Satay with Peanut Sauce
Keto Chicken Satay with Peanut Sauce, because…it’s summer grill season and Fourth of July barbecues are just around the corner!
One of my favorite things about keto is the fact that we can now eat foods with rich, fatty, creamy sauces that were supposed to be limited before, in the days of “fat is so bad for you!” Of course, it’s important to get the right kinds of fats because if you’ve read my post on fats, you know not all fats are equal. The research coming out about fats is so interesting!
Dr. Cate Shanahan, who is trained in biochemistry and biology and created the PRO nutrition program for the LA Lakers, is not a fan of vegetable oils, which she calls “liquid death.” I’ll be reading and reviewing her new book, Deep Nutrition very soon. I can’t wait! In the meantime, check out my latest book review: Dr. William Davis’ Wheat Belly.
One of my favorite fatty foods to make sauce with is coconut milk. For this, make sure you buy the full fat canned version of coconut milk. None of that lite, lower fat rubbish. Come closer and I’ll tell you a naughty little secret…
…When I’m making the peanut sauce for this, I scoop out a little bit of the hardened, fattiest part of the coconut milk. Then, I scoop a little bit of peanut butter on the same spoon, and eat it just like that. Maybe more than once. It’s such a perfect treat! I really think I could eat this as a dessert by itself. I won’t tell you how many times I’ve gotten a little carried away, and let’s just say my peanut sauce ends up being a little more peanut than coconut.
The family cook deserves a few special privileges, am I right?
Coconut milk happens to have the good, helpful fats. I know what the American Heart Association has said about saturated fat. I do. But I have a hard time believing it with all I’ve learned about fats, cholesterol, and heart disease since I started making my own changes.
This Satay with Peanut Sauce recipe has been one of those recipes that I discovered first in one of my favorite vegetarian cookbooks (using tofu, not chicken), then received a similar recipe from my mom, who got it from my aunt, who got it from her husband who served a church mission in Holland, where apparently they love satay and peanut sauce. Peanut sauce on french fries, anyone? I used those recipes and a few others, along with my own original twist, to create a very basic, delicious, keto-friendly version that is both beautiful and to die for.
Bell peppers are also known as sweet peppers, so they’re loaded with carbs, right? Well, not really. They’re not the vegetable with the lowest carb count, but they’re also not even close to the highest.
A lot of keto followers have also crossed onions off their lists of approved foods to eat because they are a higher carb vegetable. I tend to disagree. I’m going for a keto diet that is also gut-friendly and healing, and onions happen to be an awesome prebiotic.
That, and caramelized onions. So, yeah. I rest my case.
As long as you’re not having a big ol’ pile of onions breakfast, lunch, and dinner, I think you’re safe. Really safe. Because your tummy is going to be so happy.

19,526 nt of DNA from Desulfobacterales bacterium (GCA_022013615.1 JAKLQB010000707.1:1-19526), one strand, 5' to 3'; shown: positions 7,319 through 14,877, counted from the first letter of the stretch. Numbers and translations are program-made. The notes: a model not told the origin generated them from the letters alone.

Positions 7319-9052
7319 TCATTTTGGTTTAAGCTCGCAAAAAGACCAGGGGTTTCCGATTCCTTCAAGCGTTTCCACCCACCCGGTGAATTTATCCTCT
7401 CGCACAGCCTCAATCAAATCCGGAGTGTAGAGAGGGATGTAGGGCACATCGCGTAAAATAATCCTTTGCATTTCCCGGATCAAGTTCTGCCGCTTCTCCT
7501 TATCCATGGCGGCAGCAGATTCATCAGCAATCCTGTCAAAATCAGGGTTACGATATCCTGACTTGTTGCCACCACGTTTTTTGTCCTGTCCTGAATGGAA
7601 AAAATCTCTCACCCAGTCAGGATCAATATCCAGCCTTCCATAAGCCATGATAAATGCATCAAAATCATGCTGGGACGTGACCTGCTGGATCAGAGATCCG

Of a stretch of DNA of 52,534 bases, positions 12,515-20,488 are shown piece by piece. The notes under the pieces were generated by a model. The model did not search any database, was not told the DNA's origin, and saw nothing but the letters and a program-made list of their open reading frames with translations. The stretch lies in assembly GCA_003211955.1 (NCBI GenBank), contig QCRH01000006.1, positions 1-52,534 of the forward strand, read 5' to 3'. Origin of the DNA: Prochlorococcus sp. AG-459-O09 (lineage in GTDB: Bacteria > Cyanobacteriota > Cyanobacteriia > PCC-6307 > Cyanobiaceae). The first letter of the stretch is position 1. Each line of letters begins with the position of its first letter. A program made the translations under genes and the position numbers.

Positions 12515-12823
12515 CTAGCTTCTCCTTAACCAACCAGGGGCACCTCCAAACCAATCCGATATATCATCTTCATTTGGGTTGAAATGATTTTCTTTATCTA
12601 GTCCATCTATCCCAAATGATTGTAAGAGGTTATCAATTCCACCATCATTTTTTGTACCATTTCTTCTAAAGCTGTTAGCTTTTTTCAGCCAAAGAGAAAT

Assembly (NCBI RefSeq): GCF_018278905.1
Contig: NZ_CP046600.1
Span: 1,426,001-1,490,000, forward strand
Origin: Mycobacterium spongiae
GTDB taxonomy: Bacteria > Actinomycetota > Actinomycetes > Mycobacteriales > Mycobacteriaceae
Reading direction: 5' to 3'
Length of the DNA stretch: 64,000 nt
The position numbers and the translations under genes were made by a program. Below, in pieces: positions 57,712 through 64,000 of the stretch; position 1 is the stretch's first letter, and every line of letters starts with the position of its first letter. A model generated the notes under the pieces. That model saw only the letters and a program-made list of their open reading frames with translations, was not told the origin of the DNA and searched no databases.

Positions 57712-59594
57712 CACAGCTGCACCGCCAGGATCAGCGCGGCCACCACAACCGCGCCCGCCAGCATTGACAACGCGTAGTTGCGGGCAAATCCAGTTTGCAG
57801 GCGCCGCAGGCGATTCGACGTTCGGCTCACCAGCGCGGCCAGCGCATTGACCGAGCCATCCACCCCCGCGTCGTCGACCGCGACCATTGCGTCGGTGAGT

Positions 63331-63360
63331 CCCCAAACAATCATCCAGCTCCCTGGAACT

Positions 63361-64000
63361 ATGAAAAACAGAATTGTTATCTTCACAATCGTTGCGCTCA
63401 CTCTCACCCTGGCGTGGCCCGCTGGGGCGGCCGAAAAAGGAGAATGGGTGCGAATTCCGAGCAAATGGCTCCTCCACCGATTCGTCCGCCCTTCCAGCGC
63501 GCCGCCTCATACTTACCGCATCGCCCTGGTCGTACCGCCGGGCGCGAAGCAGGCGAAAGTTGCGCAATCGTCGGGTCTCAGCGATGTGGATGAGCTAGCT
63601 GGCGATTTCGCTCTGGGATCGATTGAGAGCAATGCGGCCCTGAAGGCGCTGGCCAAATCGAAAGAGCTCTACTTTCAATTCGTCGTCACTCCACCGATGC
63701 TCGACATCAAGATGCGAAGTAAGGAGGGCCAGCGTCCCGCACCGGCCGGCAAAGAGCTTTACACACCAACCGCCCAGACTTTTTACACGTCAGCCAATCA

If you’re using keto as a healing lifestyle, as I am and I know many of you are, then we need to not be so myopic about cutting out carbs that we throw the baby out with the bathwater.
Also, if you have family members who are struggling with the low carb lifestyle, you can always serve this over rice. My kids are a bit slower in catching the keto vision, so I still serve this for them over a half quinoa, half brown rice mix.
As for me, I’m glad I now get to eat this dish unadulterated. Rice is overrated.
In my opinion, satay is best when grilled, but you could also bake this in a 350 degree oven for about 30-40 minutes, turning every 10-15 minutes until golden and a little crispy on the edges. We still have satay all winter long, just baked in the oven instead of grilled.
The grill we use right now is the Coleman Road Trip Propane Portable Grill LXE. It’s pretty awesome. My husband asked for it for Father’s Day a couple years ago, and I think he chose well. It’s portable, has wheels, and can be folded up for easy transport. Instead of a heavy, full-sized propane tank, it only requires one of those small camping size propane cans. Click on the photo below to see specs.
For a vegan version, the only alteration you’d have to make is subbing tofu for the chicken. Enjoy!
- 3 pounds chicken breast or thighs, cut into 1 ½ inch cubes
- 1 onion, sliced in 1 ½ inch pieces
- 1-2 red, orange, or yellow bell peppers, sliced in 1 ½ inch pieces
- 2 teaspoons ground coriander
- ½ cup olive oil
- 3 teaspoons garlic, minced
- 1 teaspoon ground turmeric
- ¼ cup gluten free soy sauce
- 1 tablespoon rice vinegar
- 1 teaspoon sesame oil
- ½ cup natural peanut butter
- 1 13 ounce can full-fat coconut milk
- 2 tablespoons dry onion flakes
- 2 tablespoons gluten free soy sauce
- 2 teaspoons garlic, minced
- 2 teaspoons curry powder
- 1 tablespoon fresh lime juice
- ½ teaspoon sesame oil
- Dash cayenne pepper
- For the marinade, combine all ingredients in large bowl. Add chicken, onion, and peppers, and mix until each piece is thoroughly covered. Cover bowl and refrigerate for 30 minutes to 24 hours.
- To GRILL satay, place several chicken, onion, and pepper chunks on skewer. Grill for ten minutes on each side, until cooked through. Serve with peanut sauce.
- To BAKE satay, roast in preheated 350 degree oven, turning every 10 minutes till cooked through. Serve with peanut sauce.
- Place all ingredients in saucepan. Bring to a gentle boil while stirring, until sauce is thickened. Remove from heat before lumps form.
For a vegan version, sub tofu for the chicken.
Nutrition Information:Yield: 10 Serving Size: 1
Amount Per Serving: Calories: 540 Total Fat: 22.5g Trans Fat: 0g Carbohydrates: 6.2g Fiber: 3g Protein: 51g